Rankings Show Wildly Different Views Of Nursing Home Quality In Missouri And Kansas
Kansas City and St. Louis have some of the worst-rated nursing homes in the country, while Topeka, Overland Park and Wichita have some of the best.
That’s according to rankings published by FamilyAssets, a New York-based company that offers assessments and planning for people seeking home health care services.
The rankings are based on hundreds of thousands of customer reviews across the web, according to FamilyAssets. The company looked at the prevalence of “bad” reviews (1 or 2 stars) and “good” ones (4 or 5 stars) and ignored average ones.
“The reviews for nursing homes are alarmingly bad compared to other health care services for aging populations,” said James Johnson, chief technology officer of FamilyAssets. “More than 25 percent of nursing homes reviews are one star compared to just 8 percent for assisted living.”
Kansas City was ranked the 10th worst in the country, and St. Louis was ranked 7th worst. Topeka was ranked 2nd best, Overland Park 8th best and Wichita 25th best.
And among the best-ranked states, Kansas was No. 9.
The cities were ranked based on their percentage of negative or positive reviews. Kansas City’s percentage of negative reviews was 45.5 percent and St. Louis’ 48 percent. By contrast, Topeka’s percentage of positive reviews was 80. 3 percent, Overland Park’s 75.7 percent and Wichita’s 70.1 percent.
Atlanta topped the list of cities with the worst-rated nursing homes, with 59.6 percent garnering negative reviews. Evansville, Indiana, topped the list of cities with the best-rated nursing homes, edging out Topeka with 80.5 percent garnering positive reviews.
“In some cities, 80 percent of the reviews are positive and in other cities, 50 percent of the reviews are negative,” Johnson said. “So there’s this big difference when you go into different geographies.”
Johnson was unable to account for the geographical differences.
The ratings don’t entirely line up with other metrics.
For one thing, Kansas took over 21 nursing homes in the past year — far and away the most it's placed in receivership in any single year — after they defaulted on payments to vendors. Fifteen of the nursing homes were owned by a New Jersey company, Skyline Healthcare, whose nursing homes have been taken over by other states as well.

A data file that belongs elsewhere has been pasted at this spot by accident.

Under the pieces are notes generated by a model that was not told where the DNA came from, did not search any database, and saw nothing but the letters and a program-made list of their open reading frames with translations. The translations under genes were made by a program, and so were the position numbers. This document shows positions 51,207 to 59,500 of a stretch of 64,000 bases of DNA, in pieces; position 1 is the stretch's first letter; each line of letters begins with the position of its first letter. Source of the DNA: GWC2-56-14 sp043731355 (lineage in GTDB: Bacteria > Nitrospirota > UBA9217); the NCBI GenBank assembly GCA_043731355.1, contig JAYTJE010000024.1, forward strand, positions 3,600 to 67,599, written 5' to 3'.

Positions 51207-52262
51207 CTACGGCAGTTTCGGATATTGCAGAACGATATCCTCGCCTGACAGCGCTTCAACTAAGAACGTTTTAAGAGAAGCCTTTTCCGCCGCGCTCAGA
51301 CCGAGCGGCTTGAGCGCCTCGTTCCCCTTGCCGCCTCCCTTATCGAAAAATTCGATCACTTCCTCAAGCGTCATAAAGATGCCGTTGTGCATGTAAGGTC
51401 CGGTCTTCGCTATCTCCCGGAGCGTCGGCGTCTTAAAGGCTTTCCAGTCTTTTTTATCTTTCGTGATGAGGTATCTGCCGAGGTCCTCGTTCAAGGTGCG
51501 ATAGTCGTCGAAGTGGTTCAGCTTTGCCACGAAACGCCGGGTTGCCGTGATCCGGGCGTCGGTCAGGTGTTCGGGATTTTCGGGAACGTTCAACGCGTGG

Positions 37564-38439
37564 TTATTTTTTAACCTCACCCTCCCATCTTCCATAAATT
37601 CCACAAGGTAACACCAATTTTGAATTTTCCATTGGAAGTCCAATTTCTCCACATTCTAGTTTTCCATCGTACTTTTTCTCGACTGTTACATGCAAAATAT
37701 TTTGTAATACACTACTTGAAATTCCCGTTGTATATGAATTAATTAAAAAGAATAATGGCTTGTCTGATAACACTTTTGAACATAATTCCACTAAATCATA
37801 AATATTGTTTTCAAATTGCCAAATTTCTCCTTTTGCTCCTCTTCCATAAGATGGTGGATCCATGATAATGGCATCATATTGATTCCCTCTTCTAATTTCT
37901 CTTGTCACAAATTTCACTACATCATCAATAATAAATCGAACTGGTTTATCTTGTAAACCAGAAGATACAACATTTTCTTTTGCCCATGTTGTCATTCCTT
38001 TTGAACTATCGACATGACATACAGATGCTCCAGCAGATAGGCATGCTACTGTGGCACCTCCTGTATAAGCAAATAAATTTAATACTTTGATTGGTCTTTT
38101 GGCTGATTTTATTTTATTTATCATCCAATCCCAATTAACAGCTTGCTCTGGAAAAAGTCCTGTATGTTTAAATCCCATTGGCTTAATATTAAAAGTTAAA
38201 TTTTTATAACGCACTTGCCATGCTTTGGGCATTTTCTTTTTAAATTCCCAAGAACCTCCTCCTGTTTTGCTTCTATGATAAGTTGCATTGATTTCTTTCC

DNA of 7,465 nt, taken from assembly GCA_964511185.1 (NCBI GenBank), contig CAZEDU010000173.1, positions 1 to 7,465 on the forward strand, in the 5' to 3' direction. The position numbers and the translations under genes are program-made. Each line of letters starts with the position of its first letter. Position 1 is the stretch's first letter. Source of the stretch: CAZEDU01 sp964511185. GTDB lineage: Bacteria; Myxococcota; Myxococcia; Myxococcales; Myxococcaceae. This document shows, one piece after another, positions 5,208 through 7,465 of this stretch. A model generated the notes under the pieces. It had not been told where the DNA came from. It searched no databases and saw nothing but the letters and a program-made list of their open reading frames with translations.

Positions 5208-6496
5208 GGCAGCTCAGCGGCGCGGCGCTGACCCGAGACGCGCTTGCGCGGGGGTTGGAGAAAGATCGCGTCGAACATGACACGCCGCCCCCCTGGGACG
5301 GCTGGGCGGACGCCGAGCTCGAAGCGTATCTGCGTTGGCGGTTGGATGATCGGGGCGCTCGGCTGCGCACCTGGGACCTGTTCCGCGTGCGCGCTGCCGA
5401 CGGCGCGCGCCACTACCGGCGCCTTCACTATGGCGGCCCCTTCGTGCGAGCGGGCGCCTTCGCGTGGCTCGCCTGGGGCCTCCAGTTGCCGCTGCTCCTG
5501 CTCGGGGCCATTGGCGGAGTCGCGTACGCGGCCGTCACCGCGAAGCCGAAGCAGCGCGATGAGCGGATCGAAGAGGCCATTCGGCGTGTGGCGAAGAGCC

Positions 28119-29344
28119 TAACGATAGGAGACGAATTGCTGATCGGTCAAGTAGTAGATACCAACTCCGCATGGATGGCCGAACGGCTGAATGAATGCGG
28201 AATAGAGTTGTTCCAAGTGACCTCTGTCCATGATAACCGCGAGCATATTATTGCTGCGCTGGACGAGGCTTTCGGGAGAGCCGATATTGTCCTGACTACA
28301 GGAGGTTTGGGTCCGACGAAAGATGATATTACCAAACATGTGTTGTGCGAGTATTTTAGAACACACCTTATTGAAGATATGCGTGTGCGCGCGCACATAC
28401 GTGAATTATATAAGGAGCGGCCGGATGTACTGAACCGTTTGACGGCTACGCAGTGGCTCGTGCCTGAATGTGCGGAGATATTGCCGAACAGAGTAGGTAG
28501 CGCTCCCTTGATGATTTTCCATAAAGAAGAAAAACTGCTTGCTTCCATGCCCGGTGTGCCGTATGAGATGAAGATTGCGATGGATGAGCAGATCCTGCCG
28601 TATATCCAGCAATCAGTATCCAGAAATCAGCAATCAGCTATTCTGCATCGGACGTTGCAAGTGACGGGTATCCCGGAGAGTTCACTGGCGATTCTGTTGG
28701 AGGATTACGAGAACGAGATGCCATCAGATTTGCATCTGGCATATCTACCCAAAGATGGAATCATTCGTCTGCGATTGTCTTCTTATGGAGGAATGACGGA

For another thing, data published by the investigative news organization ProPublica shows that of Kansas’ 334 nursing homes, 140 of them were cited for serious deficiencies over the past three years, meaning patients were placed in immediate jeopardy of harm. Collectively, Kansas nursing homes were assessed $7.88 million in penalties during that period.
In Missouri, 60 of the state’s 519 nursing homes were cited for serious deficiencies, according to ProPublica. They were assessed $4.22 million in penalties over the past three years.
Cindy Luxem, president of the Kansas Health Care Association, the lobbying group for the state’s for-profit nursing homes, said she wasn't familiar with the FamilyAssets survey but appreciated its consumer orientation.
“In a lot of respects, I kind of admire these people putting together these statistics because we believe that, in all honesty, people that actually receive these services and are familiar with them oftentimes look at them in a lot better respect than the regulators,” Luxem said. “And I will be the first to admit that.”
Luxem said the heavy penalties levied against Kansas nursing homes were, in part, the product of a broken inspection system in Kansas.
“We have not had enough surveyors,” she said, referring to state nursing home inspectors. “And they often overreached their responsibility and cited to levels much higher than they should have.”
Luxem said some nursing homes were hit with $300,000 and $400,000 penalties, forcing at least one of them out of business.
“It didn't matter whether you were a rural home or an urban home, whether you were a 50-bed home or a 250-bed home, you were getting the same kind of fines,” she said.
The government publishes its own ratings of nursing homes. The Centers for Medicare and Medicaid Services (CMS) in 1998 launched its Nursing Home Compare website, which relies to a great extent on self-reported data.
Nursing Home Compare uses a five-star quality rating system, with one star being the lowest possible score and five the highest. The ratings are based on a variety of factors, including health inspection reports, quality of care measures and overall staffing.
Johnson said FamilyAssets did not check to see how its rankings aligned with those of CMS, although he said the company might do so in the future.
Dan Margolies is a senior reporter and editor at KCUR. You can reach him on Twitter @DanMargolies